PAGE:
The State of Colorado just got more ammo for its battle to become the permanent home of Space Command.
During an August 20 appearance on Rick and Bubba
, an Alabama-based talk show, former president Donald Trump said that he unilaterally made the call to choose Huntsville, Alabama, as the permanent home of Space Command.
"I single-handedly said, 'Let's go to Alabama,'" Trump pronounced. The federal government had claimed that the Trump administration's decision to base Space Command in Alabama, announced in the waning days of his presidency, was based on an objective evaluation. Colorado officials quickly rejected that claim, however, arguing that Trump had rejected this state because it went Democratic in the November election, and because he'd wanted to reward a state with voters and politicians who had been friendly toward him.
Trump's comment came at an opportune time for advocates of locating Space Command, which is responsible for unifying all military operations in space, permanently in Colorado Springs, where it is temporarily housed right now.
From August 23 through 26, the Space Foundation
, a nonprofit advocacy organization focused on space exploration and space-related industries, is hosting its annual Space Symposium
at the Broadmoor
in Colorado Springs.
This week, Colorado space boosters will be rubbing shoulders with key space-industry players, such as the heads of both Space Command and Space Force, other high-ranking government officials, and top Boeing and Lockheed Martin executives. And given the massive economic victory that landing a permanent Space Command HQ would be for Colorado, advocates of this state are sure to bring up Trump's admission at the symposium.
“As we’ve said all along, Space Command’s basing decision needs to be determined by merit, not politics. Now that the former president is confirming what we’ve been saying all along, we again urge President Biden to overturn that decision now," says Reggie Ash, chief defense development officer at the Colorado Springs Chamber and Economic Development Corporation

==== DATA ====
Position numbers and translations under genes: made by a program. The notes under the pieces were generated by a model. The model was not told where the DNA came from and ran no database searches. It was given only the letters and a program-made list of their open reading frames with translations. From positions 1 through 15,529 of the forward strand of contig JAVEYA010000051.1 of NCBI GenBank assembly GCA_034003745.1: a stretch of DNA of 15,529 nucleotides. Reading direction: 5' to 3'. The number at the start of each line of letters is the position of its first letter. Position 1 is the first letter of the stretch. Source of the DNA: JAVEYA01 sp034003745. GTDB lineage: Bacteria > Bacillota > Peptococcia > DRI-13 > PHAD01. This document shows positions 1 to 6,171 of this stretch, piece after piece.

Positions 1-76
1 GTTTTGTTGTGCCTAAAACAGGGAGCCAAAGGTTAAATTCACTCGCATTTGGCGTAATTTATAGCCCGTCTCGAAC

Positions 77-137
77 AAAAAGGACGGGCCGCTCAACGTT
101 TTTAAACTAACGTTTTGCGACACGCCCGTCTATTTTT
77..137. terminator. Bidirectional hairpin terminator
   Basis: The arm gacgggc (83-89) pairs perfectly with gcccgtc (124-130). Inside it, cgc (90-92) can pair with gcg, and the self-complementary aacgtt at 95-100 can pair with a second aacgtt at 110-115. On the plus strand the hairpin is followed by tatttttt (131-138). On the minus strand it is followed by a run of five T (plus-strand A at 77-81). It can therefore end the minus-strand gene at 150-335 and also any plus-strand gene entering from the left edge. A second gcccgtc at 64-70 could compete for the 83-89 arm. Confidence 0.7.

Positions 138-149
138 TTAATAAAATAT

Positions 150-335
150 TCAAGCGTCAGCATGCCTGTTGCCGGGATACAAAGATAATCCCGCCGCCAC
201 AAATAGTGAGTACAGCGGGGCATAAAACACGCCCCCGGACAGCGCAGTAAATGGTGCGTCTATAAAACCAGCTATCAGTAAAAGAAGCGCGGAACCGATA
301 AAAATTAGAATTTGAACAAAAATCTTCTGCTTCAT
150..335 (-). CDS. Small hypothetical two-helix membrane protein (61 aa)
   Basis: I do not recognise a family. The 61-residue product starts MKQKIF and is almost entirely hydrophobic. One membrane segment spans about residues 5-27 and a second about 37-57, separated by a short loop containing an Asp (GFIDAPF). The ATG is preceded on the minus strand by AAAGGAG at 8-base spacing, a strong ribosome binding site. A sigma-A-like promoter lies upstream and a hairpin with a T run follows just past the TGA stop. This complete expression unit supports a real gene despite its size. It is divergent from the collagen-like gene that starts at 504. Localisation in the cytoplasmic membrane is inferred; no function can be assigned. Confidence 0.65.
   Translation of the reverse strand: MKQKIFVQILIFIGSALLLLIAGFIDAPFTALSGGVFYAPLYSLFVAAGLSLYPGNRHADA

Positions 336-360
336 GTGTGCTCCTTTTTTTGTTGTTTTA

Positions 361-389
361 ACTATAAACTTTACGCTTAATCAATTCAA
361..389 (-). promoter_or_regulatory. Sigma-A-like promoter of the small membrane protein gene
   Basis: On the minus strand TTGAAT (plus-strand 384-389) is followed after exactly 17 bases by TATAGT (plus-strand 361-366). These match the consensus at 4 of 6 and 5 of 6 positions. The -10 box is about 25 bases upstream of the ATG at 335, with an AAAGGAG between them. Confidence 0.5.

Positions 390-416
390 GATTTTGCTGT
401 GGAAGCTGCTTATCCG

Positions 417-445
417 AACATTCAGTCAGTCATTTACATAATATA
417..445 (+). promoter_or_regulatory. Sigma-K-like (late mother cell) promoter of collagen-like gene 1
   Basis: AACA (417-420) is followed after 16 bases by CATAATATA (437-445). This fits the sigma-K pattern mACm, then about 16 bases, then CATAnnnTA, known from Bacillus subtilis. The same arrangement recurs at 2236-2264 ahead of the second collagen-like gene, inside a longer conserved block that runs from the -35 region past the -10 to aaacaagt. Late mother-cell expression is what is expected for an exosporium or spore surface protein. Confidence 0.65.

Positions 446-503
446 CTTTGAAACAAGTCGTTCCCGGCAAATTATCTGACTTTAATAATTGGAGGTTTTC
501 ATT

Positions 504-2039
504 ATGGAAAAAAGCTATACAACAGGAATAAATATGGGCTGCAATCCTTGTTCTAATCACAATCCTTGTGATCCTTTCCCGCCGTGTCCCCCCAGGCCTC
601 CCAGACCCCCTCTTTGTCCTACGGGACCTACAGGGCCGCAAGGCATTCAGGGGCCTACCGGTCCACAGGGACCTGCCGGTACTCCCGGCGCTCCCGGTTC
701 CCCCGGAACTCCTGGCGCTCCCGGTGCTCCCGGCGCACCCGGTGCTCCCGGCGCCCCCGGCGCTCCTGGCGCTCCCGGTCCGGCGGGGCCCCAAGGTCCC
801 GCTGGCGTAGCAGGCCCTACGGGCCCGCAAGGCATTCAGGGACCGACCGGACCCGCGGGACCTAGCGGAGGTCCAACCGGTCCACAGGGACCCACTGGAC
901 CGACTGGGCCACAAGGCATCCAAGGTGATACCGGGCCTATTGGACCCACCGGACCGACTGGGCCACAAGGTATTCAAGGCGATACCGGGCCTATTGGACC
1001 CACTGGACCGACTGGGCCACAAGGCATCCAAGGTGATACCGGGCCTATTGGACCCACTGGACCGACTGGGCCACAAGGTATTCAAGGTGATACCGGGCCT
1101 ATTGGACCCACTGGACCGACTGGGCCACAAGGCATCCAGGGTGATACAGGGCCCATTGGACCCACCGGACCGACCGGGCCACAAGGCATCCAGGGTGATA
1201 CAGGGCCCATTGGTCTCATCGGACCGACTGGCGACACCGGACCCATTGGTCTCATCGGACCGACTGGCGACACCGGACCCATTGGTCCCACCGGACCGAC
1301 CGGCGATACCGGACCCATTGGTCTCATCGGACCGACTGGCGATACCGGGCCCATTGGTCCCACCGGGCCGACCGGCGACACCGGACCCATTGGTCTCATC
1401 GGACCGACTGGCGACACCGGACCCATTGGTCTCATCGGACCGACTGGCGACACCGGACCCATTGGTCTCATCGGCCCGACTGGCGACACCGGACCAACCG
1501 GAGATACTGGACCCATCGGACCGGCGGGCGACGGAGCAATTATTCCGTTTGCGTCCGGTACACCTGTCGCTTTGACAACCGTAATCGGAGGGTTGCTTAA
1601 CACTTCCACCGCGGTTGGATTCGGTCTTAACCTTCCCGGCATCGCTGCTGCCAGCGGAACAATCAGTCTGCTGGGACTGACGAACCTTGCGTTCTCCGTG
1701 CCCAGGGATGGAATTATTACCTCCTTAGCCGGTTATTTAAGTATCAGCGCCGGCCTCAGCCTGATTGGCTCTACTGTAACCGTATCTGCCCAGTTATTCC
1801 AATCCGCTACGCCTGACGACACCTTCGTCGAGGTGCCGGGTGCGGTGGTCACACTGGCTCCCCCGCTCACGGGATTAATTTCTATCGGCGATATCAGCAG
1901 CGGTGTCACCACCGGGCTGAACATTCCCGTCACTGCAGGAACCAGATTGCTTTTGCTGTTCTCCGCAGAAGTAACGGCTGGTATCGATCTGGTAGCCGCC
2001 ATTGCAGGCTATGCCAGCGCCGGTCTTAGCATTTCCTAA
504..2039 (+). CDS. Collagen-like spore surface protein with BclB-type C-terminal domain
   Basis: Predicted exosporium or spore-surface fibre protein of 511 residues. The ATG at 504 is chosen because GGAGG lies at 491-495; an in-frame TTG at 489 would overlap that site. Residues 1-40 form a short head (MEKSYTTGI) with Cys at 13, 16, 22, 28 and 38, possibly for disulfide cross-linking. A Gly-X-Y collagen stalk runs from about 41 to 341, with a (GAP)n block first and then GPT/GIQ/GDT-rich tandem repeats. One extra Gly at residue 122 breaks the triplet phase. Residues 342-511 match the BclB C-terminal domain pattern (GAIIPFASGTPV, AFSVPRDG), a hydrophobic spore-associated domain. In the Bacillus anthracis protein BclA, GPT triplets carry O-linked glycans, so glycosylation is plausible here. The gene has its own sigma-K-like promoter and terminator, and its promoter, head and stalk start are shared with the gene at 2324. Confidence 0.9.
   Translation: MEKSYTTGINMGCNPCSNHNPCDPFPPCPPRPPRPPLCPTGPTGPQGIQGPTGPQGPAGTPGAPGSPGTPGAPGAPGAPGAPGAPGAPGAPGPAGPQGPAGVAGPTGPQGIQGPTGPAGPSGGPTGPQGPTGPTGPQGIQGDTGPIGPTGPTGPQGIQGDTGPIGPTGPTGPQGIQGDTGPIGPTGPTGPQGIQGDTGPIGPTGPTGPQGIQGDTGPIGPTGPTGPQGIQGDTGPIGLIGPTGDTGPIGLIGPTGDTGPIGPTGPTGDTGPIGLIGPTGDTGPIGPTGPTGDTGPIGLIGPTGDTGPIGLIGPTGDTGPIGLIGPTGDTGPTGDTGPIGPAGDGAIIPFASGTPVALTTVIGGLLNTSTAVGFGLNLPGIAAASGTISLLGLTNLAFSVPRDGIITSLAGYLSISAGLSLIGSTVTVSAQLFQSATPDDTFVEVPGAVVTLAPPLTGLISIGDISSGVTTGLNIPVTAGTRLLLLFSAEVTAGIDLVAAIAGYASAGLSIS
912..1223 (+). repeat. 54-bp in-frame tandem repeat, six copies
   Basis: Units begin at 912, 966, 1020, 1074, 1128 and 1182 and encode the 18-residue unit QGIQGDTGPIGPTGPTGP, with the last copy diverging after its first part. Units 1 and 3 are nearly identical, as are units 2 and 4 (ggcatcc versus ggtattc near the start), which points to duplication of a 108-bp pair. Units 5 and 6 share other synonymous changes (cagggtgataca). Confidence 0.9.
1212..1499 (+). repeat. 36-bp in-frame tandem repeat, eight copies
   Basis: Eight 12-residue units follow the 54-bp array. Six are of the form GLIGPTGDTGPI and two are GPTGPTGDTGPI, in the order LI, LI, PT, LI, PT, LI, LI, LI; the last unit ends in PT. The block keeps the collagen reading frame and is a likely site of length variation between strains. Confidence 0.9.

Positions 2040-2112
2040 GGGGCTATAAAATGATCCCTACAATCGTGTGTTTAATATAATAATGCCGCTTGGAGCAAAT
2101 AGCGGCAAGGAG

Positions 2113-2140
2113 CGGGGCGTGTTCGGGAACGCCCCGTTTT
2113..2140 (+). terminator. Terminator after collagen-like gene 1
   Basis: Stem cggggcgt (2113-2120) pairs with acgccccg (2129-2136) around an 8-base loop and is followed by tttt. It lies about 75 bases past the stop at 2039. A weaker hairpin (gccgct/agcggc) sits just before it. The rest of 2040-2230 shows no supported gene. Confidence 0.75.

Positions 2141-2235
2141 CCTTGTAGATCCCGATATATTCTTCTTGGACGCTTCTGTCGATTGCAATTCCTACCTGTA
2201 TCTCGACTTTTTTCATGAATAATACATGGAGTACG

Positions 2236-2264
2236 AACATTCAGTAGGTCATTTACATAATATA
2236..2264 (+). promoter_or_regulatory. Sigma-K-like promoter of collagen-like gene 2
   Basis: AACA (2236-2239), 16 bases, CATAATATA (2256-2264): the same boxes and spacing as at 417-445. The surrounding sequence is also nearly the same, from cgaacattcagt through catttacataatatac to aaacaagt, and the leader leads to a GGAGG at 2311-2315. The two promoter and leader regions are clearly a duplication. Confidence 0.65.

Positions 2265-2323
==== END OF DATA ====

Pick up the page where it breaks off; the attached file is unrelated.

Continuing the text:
, who has been leading the city’s efforts to maintain Space Command at its temporary headquarters at Peterson Air Force Base. "Keeping Space Command in Colorado Springs avoids disrupting operations and interfering with their critical national security mission. Staying in Colorado Springs is the most cost-effective, least risky, and overall best choice for the mission. Space Command remaining at Peterson SFB is best for American taxpayers.”
And now is a good time to push that premise. "I think that would be apparent to anybody that comes here. It's not just a conference location," Ash adds. "You see that the industry is all here right now....Lockheed Martin building those satellites here in the state of Colorado. They're being launched by United Launch Alliance rockets that are built here and they're controlled from Schriever Air Force Station."
Both the Government Accountability Office
and the Inspector General for the Department of Defense
are currently investigating whether the decision to choose Huntsville as the permanent headquarters of Space Command was done in an appropriate manner. Meanwhile, the entire Colorado congressional delegation has come together to lobby for Space Command to stay in Colorado.
As boosters have noted in their campaign, Colorado is the historic home of Space Command. From 1985 to 2002, the first version of Space Command was based at Peterson, before it was shut down by the George W. Bush administration. Add to that a robust aerospace economy, well-developed infrastructure and communications networks and a strong military presence, and Colorado Springs seemed like a solid bet to become the permanent home of Space Command once the Trump administration revived the command.
Until the November election, and Trump's decision to "go to Alabama!"